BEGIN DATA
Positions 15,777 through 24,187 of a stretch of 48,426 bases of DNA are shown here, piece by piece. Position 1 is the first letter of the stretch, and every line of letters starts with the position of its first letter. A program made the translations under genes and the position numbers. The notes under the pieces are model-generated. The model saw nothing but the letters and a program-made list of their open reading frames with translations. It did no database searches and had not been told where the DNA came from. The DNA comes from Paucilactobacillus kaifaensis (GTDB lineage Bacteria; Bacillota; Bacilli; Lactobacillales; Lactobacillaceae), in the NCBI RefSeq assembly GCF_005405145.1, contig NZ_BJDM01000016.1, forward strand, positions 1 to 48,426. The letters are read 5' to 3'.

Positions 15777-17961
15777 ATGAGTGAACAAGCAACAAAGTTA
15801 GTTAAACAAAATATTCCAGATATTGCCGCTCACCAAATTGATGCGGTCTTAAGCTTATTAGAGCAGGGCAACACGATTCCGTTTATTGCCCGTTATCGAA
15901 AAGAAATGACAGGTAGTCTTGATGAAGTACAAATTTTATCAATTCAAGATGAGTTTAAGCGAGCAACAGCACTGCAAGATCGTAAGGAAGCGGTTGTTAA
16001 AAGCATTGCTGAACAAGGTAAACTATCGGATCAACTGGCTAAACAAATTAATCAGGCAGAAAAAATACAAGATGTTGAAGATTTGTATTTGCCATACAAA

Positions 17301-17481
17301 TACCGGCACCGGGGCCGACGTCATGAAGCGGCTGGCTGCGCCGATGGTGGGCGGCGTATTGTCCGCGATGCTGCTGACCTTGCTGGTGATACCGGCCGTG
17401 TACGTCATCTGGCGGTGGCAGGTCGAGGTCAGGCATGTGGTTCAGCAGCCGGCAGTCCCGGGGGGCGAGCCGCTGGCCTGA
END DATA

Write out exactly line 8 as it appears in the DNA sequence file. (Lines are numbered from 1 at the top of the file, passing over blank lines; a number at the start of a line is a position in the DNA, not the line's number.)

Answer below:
17301 TACCGGCACCGGGGCCGACGTCATGAAGCGGCTGGCTGCGCCGATGGTGGGCGGCGTATTGTCCGCGATGCTGCTGACCTTGCTGGTGATACCGGCCGTG